Cowley: Chaos Better
... tries to sit with what is hard: those places where we are struggling, whether on a personal, interpersonal, or global level. It recognizes and offers ways to navigate the very real chaos within us, between us, and around us – from reckoning with America’s racial past, to dealing with community conflict, from asking questions of theodicy in light of global violence, to wrestling with mental illness.
“Crucified Everywhere,“ by Luke Ditewig. This image was taken at Campus by the Sea on Catalina Island, California, on August 5, 2021. “On a trail up to the central ridge of the desert island, the fence reminds me of life beyond the remote canyon’s Christian camp. As on trails at Emery House, the crucifix startles at first. Wherever we are, amid wondrous beauty, carrying deep pain, and in any kind of strife, as on the cross, Jesus holds all.”
A Word of Welcome
Growing up in the 1960s, one of my favorite television shows was “Get Smart.” I loved seeing what Maxwell Smart and his partner Agent 99 got up to week by week. To my eight- year-old mind, it was about good guys, doing battle with the bad guys, and always coming out the winners, with the aid of Max’s shoe phone and the inevitable cone of silence. To this day, as guests arrive for retreat, and we invite them into a time of silence and prayer, I tell them that the cone of silence is about to descend.
While the show was about the battle between good and evil, it was no accident that this battle played out between the agents of Control and Kaos. While that subtlety escaped me at the time, I can’t help but reflect, sixty years later, on how universal is the desire for control, as well as the struggle against chaos.
Like many of you, I recently had my own experience of chaos in my life, when I lost control. In August, I finally came down with a mild case of Covid-19. While my symptoms were not severe, what I did experience was a loss of physical control of my body, as the very real experience of Covid fatigue set in. For nearly two weeks, all I seemed to be aware of was how tired I was. Everything I would normally do in a day, I could not, as I lay in bed, or fell asleep in my chair. It was clear I was not in control and had to submit to the chaos of feeling unwell.
While my personal battle between control and chaos lasted, I was profoundly aware that what was happening to me was a microcosm of something much larger. The question for me – as I experienced this deep fatigue – was not “How do I regain control,” but “How can I be faithful in the midst of this chaos?” It is, I believe a question all of us ask countless times throughout our lives. It is a question this series Chaos Better explores as we ask in different ways: What is God’s invitation to us in the midst of the mess and chaos of life? It is our hope that as you reflect on these articles, you will be able to identify moments in your own life when you were aware of Jesus saying to the wind and waves battering you, “Peace, be still.”.
Faithfully in the One who speaks
peace into the storms of life,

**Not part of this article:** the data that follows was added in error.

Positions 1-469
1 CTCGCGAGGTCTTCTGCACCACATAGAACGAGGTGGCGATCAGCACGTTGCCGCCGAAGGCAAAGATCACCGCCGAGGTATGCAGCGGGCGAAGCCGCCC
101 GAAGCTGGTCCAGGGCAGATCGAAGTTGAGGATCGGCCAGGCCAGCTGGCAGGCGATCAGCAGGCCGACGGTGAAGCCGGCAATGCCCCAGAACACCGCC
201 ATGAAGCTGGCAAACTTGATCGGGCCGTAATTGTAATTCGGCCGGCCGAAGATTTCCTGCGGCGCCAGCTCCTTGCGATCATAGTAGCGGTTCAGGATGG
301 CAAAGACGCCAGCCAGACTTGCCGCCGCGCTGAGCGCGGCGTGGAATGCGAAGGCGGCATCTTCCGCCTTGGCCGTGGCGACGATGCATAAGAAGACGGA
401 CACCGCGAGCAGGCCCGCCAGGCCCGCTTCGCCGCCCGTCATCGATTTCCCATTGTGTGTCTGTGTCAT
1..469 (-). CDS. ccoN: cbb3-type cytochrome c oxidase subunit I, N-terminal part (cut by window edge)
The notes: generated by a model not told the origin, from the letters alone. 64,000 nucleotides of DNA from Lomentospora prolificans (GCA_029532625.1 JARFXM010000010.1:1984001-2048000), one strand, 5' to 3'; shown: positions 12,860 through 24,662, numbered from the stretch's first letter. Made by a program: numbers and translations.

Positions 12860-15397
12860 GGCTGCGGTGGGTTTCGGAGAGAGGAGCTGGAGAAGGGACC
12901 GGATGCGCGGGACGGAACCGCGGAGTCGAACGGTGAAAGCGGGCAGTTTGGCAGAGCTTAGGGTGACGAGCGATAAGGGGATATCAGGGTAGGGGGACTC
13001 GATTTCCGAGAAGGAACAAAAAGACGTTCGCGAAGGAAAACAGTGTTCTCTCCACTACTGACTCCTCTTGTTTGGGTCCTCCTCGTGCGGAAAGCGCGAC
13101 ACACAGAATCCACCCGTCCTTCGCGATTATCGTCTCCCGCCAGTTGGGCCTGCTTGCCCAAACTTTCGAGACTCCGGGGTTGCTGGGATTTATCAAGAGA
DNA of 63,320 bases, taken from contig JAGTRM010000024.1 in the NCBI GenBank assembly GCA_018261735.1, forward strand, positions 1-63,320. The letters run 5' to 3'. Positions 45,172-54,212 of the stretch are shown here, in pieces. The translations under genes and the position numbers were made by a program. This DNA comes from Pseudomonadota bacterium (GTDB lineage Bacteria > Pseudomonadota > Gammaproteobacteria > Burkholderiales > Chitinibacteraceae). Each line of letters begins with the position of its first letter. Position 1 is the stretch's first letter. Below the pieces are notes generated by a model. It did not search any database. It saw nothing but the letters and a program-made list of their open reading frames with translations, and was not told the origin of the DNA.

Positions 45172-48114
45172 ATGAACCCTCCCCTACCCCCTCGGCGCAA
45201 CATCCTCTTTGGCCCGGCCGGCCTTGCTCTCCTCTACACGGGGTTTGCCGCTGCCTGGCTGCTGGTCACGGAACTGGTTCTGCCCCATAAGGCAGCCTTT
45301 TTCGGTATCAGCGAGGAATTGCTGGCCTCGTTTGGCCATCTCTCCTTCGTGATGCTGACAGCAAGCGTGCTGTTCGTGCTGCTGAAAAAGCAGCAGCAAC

Note from the Series Editor
Br. Lucas Hall
We have experienced a great deal of chaos in recent times. The Church has seen upheaval and disruption, human societies have undergone war and pestilence, the environment around us gives rise to fire and flood, and our own individual lives are marked by pressing external and internal concerns, from housing prices to mental health crises. These shifts and instabilities can feel deeply alienating, strange, and disheartening.
But the reality of the Church’s history is one marked by a great deal of perseverance in the midst of chaos, survival, sometimes even thriving, as an anchor and refuge in the midst of the storm that life often brings. This shifting and instability can even be the breaking open that leads to greater or deeper encounter with God, for individuals, communities, even the world writ large.
In this series, the Brothers have sought to explore various aspects of this experience of chaos, felt individually and communally. In particular, we have desired to express how the strife and difficulty we have encountered might actually be a path to a fuller experience and knowing of God. As you read and pray with this issue, we hope you will see paths forward in your own life, to discover God more fully even in the chaos of the world.
“Followers of Jesus are called to walk by faith and not by sight, which I know makes navigating the strife of a racialized world possible and hope-filled.”
The Rev. Ollie V. Rencher speaks hopeful truth from the heart about living – and being disciples – in a racialized world.Continue reading
“So many realities require direct confrontation: the weight of such historic oppression, the ways the white Church has caused or colluded with it, so much suffering. In a place of such woundedness and so many ghosts, I confronted the question: What can I possibly do to help?”
In this heartfelt interview, Br. Keith Nelson shares some of the challenges and inspirations that he gleaned during his time in Navajoland.Continue reading
“The question Fr. Field prayerfully asked was “Why?” How many of us ask this same question of God in prayer amidst the chaos we experience in our lives?”
A tragic chapter in American history opens a window into the faith of an historic SSJE Brother.Continue reading